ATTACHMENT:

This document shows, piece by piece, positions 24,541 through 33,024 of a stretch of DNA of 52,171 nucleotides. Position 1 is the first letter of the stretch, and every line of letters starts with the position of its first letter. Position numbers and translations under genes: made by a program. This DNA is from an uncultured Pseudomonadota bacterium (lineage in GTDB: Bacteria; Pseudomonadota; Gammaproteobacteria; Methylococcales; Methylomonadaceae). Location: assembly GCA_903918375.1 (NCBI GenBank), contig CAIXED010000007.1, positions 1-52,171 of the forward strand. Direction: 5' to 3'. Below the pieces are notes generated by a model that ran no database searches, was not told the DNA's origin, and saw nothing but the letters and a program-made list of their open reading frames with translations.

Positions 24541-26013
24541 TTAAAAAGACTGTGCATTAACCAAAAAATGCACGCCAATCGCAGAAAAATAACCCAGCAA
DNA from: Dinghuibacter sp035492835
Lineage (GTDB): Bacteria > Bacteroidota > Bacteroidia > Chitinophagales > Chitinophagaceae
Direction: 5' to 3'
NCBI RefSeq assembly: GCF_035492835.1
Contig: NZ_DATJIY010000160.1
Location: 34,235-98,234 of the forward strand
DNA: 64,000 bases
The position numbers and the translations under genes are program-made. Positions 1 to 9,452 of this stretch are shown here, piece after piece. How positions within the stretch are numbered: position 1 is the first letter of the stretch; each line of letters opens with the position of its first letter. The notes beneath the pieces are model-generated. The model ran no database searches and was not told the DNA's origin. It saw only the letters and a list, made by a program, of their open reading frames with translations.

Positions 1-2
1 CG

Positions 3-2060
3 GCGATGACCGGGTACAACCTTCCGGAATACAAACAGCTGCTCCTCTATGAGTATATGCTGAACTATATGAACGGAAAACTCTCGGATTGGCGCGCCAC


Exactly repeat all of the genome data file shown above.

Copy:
This document shows, piece by piece, positions 24,541 through 33,024 of a stretch of DNA of 52,171 nucleotides. Position 1 is the first letter of the stretch, and every line of letters starts with the position of its first letter. Position numbers and translations under genes: made by a program. This DNA is from an uncultured Pseudomonadota bacterium (lineage in GTDB: Bacteria; Pseudomonadota; Gammaproteobacteria; Methylococcales; Methylomonadaceae). Location: assembly GCA_903918375.1 (NCBI GenBank), contig CAIXED010000007.1, positions 1-52,171 of the forward strand. Direction: 5' to 3'. Below the pieces are notes generated by a model that ran no database searches, was not told the DNA's origin, and saw nothing but the letters and a program-made list of their open reading frames with translations.

Positions 24541-26013
24541 TTAAAAAGACTGTGCATTAACCAAAAAATGCACGCCAATCGCAGAAAAATAACCCAGCAA
DNA from: Dinghuibacter sp035492835
Lineage (GTDB): Bacteria > Bacteroidota > Bacteroidia > Chitinophagales > Chitinophagaceae
Direction: 5' to 3'
NCBI RefSeq assembly: GCF_035492835.1
Contig: NZ_DATJIY010000160.1
Location: 34,235-98,234 of the forward strand
DNA: 64,000 bases
The position numbers and the translations under genes are program-made. Positions 1 to 9,452 of this stretch are shown here, piece after piece. How positions within the stretch are numbered: position 1 is the first letter of the stretch; each line of letters opens with the position of its first letter. The notes beneath the pieces are model-generated. The model ran no database searches and was not told the DNA's origin. It saw only the letters and a list, made by a program, of their open reading frames with translations.

Positions 1-2
1 CG

Positions 3-2060
3 GCGATGACCGGGTACAACCTTCCGGAATACAAACAGCTGCTCCTCTATGAGTATATGCTGAACTATATGAACGGAAAACTCTCGGATTGGCGCGCCAC